Anne further cautions that, “the things that work for you as CEO work against you as a retiree, such as being in command and your high energy level.” It took Anne a while to find her footing – she reports “calendar filling.” But not for long, as lead Director of J&J, Chairman of Save The Children, and a guest lecturer at Harvard, she found work that gave her purpose and passion. “For me, it wasn’t about making money or visibility, but about impact and usefulness.” Indeed, as head of Save the Children she visited Iraq, Syria, and Afghanistan to fact-find and develop strategies to help refugee children in these war-torn countries. (Hardly the image of the retired CEO on the golf course.)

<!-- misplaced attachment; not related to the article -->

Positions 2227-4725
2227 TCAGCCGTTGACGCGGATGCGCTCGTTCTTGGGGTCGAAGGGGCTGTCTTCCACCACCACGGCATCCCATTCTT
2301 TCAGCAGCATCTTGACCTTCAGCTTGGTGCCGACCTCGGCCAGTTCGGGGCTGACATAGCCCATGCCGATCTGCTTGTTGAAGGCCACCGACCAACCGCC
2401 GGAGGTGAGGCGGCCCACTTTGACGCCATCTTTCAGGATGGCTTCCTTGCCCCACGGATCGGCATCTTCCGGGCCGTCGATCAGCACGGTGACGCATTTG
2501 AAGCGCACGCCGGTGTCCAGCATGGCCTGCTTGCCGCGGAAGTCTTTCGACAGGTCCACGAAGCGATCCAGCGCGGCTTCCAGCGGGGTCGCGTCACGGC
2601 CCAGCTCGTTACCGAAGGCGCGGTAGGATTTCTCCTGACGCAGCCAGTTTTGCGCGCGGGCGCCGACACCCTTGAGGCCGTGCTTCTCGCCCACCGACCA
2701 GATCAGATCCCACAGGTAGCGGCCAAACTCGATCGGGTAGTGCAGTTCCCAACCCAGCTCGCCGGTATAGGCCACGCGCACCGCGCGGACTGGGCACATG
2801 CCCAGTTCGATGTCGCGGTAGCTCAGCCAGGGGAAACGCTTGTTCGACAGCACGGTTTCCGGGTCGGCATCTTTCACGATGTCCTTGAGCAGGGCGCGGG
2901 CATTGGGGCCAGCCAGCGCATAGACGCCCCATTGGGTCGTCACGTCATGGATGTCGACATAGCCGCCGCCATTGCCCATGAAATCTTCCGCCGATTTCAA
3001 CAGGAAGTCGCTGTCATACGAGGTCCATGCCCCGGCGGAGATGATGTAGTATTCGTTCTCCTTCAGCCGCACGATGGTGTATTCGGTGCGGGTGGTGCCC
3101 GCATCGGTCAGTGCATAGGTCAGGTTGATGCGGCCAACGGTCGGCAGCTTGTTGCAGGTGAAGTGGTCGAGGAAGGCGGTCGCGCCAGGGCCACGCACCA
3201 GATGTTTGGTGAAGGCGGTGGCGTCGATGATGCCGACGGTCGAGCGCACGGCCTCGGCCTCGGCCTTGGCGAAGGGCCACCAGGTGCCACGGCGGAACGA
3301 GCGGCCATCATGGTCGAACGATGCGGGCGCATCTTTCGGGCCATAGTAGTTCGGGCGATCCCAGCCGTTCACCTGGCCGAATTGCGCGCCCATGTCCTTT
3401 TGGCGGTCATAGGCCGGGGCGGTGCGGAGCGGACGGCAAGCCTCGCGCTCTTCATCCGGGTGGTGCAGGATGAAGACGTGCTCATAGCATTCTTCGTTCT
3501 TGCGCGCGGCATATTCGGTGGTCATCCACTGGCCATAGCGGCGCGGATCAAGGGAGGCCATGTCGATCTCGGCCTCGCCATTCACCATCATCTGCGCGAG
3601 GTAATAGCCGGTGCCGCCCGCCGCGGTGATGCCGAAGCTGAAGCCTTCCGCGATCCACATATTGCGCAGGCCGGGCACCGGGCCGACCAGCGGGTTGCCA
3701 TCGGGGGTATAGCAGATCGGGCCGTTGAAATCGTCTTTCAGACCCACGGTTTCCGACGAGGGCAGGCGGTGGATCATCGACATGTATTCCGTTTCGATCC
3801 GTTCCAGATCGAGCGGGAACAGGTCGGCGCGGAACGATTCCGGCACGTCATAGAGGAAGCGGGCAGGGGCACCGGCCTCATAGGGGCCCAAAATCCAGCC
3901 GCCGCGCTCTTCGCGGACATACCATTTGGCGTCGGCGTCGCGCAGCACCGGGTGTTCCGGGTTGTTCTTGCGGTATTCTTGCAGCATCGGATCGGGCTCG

Any immediate sense of loss is short-lived. Almost every CEO we interviewed reported great satisfaction in their work lives after being CEO. While deeply proud of their accomplishments in the job, they were relieved at not “being slave to the corporate calendar.” Former Verizon CEO Ivan Seidenberg told us, “I do no retail,” meaning he takes on no role which requires visiting customers, calling on shareholders, or selling anything. He can cherry pick what he likes to do, and does. Ron Sugar, after falling down the proverbial elevator shaft, is now on the Boards of Apple, the most valuable company in the world, biotechnology giant Amgen, and Lead Director of Chevron. Ron also works in private equity and venture capital, mentors younger CEOs, and is deeply fulfilled.